Fred Burton grew up in Queens, New York. He wrote fiction in his early 20s and returned to it again after his children reached their teen years. His first novel, The Old Songs, takes place in Queens during the 1950s and early 1960s. Although he grew up after the years covered in this book, he did experience the turbulent effects of this era and heard the stories brought forth from it. One reviewer said the book read like a “gritty Anne Tyler novel.”
His latest novel, Bountiful Calling, is set in central Pennsylvania and was drawn from a variety of influences. While living in Harrisburg, PA, he was involved in the anti-fracking movement. This was an excellent vantage point from which to see the powerful business and government forces coalescing around the economic potential of fracking but also its effects on individual people and communities.
Burton avoids easy answers, whether in the emotional interactions in The Old Songs or the ideas swirling about in Bountiful Calling. He carefully constructs situations and characters and at a certain point lets them go on their way. He would rather place the reader within a richly textured, complex situation and let him or her decide what is important, what rings with the sound of truth.
Burton spent his career working in the computer information world, both for government and in the private sector. He’s now semi-retired and living in Baltimore, MD.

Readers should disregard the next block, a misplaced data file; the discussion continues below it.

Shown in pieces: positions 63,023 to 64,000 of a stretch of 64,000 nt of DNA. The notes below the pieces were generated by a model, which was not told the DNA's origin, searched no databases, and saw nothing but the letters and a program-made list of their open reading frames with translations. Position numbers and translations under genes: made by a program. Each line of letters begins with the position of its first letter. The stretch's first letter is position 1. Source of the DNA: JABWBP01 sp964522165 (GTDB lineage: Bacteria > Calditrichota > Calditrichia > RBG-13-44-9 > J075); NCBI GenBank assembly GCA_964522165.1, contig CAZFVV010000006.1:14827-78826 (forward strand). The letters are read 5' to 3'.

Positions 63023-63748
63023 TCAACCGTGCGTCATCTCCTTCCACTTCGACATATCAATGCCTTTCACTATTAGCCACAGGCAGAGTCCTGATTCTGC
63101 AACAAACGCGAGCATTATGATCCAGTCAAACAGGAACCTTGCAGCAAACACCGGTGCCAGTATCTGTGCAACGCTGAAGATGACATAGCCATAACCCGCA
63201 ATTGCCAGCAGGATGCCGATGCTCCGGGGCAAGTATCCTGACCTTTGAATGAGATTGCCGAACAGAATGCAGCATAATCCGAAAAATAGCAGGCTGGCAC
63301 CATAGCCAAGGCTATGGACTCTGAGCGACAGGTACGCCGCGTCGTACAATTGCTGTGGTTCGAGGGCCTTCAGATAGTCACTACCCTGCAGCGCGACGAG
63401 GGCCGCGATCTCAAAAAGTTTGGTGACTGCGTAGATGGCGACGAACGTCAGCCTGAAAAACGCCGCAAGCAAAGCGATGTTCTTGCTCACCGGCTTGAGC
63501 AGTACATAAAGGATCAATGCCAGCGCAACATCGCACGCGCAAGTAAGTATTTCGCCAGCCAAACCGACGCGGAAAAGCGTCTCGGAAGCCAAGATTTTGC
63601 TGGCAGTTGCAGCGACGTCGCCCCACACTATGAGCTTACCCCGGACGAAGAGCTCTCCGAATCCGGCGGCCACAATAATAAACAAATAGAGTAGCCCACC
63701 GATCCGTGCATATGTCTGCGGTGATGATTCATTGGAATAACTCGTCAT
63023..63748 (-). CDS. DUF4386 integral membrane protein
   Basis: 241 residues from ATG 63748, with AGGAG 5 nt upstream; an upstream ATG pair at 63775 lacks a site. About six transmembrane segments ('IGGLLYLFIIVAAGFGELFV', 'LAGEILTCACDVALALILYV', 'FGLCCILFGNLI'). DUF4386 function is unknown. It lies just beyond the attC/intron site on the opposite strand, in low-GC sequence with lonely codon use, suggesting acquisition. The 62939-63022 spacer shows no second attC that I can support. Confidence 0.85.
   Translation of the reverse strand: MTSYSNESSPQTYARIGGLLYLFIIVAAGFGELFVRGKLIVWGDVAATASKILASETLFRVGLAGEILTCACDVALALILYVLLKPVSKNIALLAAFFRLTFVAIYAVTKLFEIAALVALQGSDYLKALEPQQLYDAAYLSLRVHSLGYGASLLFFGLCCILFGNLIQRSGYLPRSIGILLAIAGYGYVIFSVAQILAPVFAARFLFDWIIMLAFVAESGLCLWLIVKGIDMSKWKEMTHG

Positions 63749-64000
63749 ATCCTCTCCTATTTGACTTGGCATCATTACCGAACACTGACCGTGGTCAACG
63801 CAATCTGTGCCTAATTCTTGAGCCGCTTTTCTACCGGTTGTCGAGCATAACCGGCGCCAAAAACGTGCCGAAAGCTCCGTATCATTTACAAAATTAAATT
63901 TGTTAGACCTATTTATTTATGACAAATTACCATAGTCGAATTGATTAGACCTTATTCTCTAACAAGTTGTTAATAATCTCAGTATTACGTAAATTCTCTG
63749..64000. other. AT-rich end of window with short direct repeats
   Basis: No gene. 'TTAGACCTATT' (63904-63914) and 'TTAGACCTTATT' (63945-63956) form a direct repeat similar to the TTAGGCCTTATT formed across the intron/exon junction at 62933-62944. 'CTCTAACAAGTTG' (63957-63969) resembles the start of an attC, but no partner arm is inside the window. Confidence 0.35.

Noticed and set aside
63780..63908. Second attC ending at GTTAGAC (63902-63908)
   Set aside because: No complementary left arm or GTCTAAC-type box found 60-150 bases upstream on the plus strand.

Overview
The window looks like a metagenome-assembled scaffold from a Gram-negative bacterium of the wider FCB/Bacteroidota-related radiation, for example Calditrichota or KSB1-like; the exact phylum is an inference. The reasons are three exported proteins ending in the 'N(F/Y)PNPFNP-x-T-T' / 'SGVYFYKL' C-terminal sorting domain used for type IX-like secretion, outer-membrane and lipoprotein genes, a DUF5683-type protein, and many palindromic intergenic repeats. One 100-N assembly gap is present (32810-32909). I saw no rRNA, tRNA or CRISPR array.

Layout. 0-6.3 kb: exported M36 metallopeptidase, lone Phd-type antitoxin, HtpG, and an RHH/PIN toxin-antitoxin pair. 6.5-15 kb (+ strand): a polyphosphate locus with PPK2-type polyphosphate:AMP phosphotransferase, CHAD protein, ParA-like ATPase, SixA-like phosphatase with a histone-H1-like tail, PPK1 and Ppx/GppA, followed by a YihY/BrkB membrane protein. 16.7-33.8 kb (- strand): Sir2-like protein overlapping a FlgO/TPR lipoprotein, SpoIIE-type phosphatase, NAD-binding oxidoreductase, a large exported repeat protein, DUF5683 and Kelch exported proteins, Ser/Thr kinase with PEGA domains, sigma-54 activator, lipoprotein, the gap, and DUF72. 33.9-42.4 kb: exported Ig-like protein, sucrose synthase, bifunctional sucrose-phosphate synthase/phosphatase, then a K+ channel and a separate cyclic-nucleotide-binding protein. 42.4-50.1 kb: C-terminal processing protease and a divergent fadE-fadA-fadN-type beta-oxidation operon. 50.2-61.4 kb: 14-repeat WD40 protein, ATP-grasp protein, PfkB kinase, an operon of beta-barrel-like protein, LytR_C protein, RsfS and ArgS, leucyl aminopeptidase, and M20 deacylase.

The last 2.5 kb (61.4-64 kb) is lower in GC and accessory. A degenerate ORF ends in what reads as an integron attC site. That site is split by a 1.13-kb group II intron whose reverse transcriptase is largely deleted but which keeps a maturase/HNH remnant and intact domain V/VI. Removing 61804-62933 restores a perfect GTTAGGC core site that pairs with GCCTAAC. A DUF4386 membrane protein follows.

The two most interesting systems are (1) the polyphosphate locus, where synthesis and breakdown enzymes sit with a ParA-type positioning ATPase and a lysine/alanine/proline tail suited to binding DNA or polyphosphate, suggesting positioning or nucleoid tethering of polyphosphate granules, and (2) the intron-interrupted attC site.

In his environmentalist novel, Fred Burton makes a moving plea to preserve our nation’s most beautiful landscapes and natural resources. Set in the mountains of Pennsylvania’s Loyalsock State Forest, the novel centers on Joe, a senior staff member of the State Senate. His loyalties are tested when he meets Nicole, a woodland retreat owner in the Loyalsock Forest, whose family business is threatened by the hegemonic gas and oil industry newly focused on fracking. Nicole emerges as a burgeoning environmentalist when the drilling company decides to build a rig on her family’s property – whether they want it or not. Joe must choose between his senator’s economic agenda for his bedraggled constituents and his growing feelings for Nicole and her family, who have come to treat him as one of their own. Triggered to write by his participation in an anti-fracking protest rally in Pennsylvania, Burton masterfully describes the vicious effects of fracking that go well beyond destroying the natural beauty. His contemplative narrative shows readers a perspective too often overlooked. Burton gives voice to the people directly impacted by these drillings, in places where corporations seem to do whatever they want. By the end of the novel, readers will feel a deeper connection to the lands we call home and will hear the call to preserve our forests and landscapes before it’s too late.